Southwestern States Mission: The Language of Conflict

By June 10, 2012

The missionaries and the people living within the boundaries of the Southwestern States Mission often found themselves at odds. In this post I will look briefly at how the missionaries wrote about interactions that were negative in some way. [1]

I perceive four threads in the negative interactions: the missionaries sometimes described the (1) teaching/arguing interaction but more often focused on (2) cues of acceptance and/or rejection, all in the context of (3) finding food and shelter and (4) classifying the experience for institutional reporting.

?Anti-Mormon? appears only once, in reference to the ?American Party? in Utah. [2] I have found no instances of ?Bible bash? in the diaries but did find one ?Bible talker?:

?we find Some bitter people but we find one place to Stay overnight the woman was a Bible talker but I Soon wound her up but She wouldn’t give in when She was beat we kept on after the man had gone to Bed he got tired and said for us to go to Bed. [3]

The ?we wound X up? construct—a description of the argument—appears three times and in each case the diarist felt like he had ?won? the discussion. [4] Other examples include ?pinned him down so close he couldn?t get out of it,? ?I got him cornered up,? ?we had at it,? and ?we put the Bible to them so straight that the old lady got wrathful and wanted us to stop and go.? [5]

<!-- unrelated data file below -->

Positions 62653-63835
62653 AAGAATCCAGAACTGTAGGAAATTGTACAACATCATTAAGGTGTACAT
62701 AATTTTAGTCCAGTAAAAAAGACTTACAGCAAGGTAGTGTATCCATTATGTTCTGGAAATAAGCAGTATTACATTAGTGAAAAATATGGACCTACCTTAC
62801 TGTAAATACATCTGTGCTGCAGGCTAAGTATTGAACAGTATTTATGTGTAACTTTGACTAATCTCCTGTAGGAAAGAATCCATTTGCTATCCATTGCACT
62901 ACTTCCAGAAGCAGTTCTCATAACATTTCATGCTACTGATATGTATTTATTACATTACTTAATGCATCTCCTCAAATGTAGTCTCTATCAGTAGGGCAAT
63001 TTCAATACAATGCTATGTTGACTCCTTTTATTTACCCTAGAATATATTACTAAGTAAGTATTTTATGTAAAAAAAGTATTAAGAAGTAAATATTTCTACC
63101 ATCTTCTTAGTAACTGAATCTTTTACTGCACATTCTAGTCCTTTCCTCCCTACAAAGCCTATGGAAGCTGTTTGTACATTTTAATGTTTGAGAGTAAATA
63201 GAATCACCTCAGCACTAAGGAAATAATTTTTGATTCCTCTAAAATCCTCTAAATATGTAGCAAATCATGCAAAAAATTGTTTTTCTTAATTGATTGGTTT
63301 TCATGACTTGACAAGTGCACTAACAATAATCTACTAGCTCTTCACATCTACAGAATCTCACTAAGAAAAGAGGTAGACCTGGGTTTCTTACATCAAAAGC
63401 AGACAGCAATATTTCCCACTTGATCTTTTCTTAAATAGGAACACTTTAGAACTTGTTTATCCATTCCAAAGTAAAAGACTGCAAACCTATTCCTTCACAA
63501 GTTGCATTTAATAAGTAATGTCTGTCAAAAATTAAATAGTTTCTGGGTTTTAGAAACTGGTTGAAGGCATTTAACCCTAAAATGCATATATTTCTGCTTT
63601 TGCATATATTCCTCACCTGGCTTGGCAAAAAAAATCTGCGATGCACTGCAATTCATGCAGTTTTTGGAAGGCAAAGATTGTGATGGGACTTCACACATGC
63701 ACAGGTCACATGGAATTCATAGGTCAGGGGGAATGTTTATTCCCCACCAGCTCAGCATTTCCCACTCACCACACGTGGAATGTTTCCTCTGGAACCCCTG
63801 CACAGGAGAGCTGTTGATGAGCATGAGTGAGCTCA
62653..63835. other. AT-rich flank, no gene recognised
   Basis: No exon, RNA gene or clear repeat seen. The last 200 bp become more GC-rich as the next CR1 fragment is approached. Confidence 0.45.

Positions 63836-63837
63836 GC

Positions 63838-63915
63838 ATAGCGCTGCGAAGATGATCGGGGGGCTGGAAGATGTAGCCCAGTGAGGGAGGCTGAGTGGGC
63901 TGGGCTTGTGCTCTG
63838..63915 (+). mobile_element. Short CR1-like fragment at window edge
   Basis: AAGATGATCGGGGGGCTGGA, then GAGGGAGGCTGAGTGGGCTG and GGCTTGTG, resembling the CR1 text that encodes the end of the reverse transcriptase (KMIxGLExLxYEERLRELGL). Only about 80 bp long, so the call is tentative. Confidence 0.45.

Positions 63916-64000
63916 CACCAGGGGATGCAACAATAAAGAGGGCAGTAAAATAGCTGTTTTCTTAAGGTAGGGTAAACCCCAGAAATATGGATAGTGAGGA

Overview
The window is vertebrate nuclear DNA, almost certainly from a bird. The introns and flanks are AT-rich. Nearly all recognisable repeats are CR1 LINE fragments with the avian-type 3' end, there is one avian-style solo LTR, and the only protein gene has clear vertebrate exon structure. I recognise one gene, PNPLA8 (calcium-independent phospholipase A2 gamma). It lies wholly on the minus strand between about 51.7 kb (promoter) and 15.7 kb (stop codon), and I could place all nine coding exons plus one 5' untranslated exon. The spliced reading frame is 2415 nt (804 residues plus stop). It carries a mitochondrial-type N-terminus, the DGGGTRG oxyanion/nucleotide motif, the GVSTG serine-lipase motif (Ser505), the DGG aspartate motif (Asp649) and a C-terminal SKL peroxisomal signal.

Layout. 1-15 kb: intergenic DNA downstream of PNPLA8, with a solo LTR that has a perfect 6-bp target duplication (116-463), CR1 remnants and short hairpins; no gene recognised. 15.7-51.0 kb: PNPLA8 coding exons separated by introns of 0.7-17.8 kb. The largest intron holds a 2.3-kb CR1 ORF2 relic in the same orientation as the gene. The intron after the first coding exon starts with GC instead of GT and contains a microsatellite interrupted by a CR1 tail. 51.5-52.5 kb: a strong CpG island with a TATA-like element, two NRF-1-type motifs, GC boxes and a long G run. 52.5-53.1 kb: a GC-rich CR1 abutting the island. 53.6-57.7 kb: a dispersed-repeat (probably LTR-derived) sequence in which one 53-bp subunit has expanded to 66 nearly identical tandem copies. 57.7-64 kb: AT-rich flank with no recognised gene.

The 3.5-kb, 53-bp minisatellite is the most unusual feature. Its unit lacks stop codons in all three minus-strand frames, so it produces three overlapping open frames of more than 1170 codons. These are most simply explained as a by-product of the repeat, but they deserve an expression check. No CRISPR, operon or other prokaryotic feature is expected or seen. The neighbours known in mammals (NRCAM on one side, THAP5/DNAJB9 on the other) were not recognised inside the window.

The ?bitter?but still found lodging? formula appears four times. [6] ?Bitter? (or ?bitterly?) appears forty-six times, spread over all seven diaries, often in conjunction with the refusal to accept a tract, speak to missionaries, grant permission to use a building, or feed/lodge the Elders. [7] ?Prejudice? appears somewhat more often than ?bitter? and seems to have had about the same meaning and usage. [8]

The missionaries tended to use ?abuse? and ?vilify? to describe verbal attacks on Mormonism. [9]

The number of ?Rejected Testimonies of Elders? and ?Refused Entertainment? were both sent to the conference president in the weekly report. The diaries? use of ?rejected? and ?refused? often seem to reflect those categories. [10]

Elder Clark, the curmudgeon of the group, closes us out, touching all four threads:

we did not have any dinner the day before or Supper and had benches for bed this community is all Baptist they are without charity and Bitter besides we continue our Labors tracting come to one house the woman said we didn’t believe in the Bible said Old jo Smith was a bad man said we was false Teachers said She knowed more about us then we knew our Selves I told her I was glad She was learning me So much and bore my testimony to her and go the next place we Come to was a Baptist Preacher he came to the door and said have you got any hoes I told him every man to his trade we used to hoe corn but now we was doing mission work and not hoeing corn it was dinner time he didn’t want to feed us but finally he said will you come in I said yes and go in and talk until dinner So he give us our dinner but was bitter towards us but I didn’t Care So I got my dinner I give him a pamphlet he took it and said yes that will do to make a fire with. [11]

The ?Southwestern States Mission? series uses the diaries of six seven (as of 2012 Jun) missionaries who served in eastern Texas around 1900 to illustrate aspects of Mormon material culture, lived religion, and social History. The missionaries are Mission President Duffin and Elders Brooks, Clark, Folkman, Forsha, and Jones, and Sister Cluff. The series is inspired by Ardis Parshall?s serial posting of the missionary diary of Willard Larson Jones at Keepapitchinin. Previous installment here.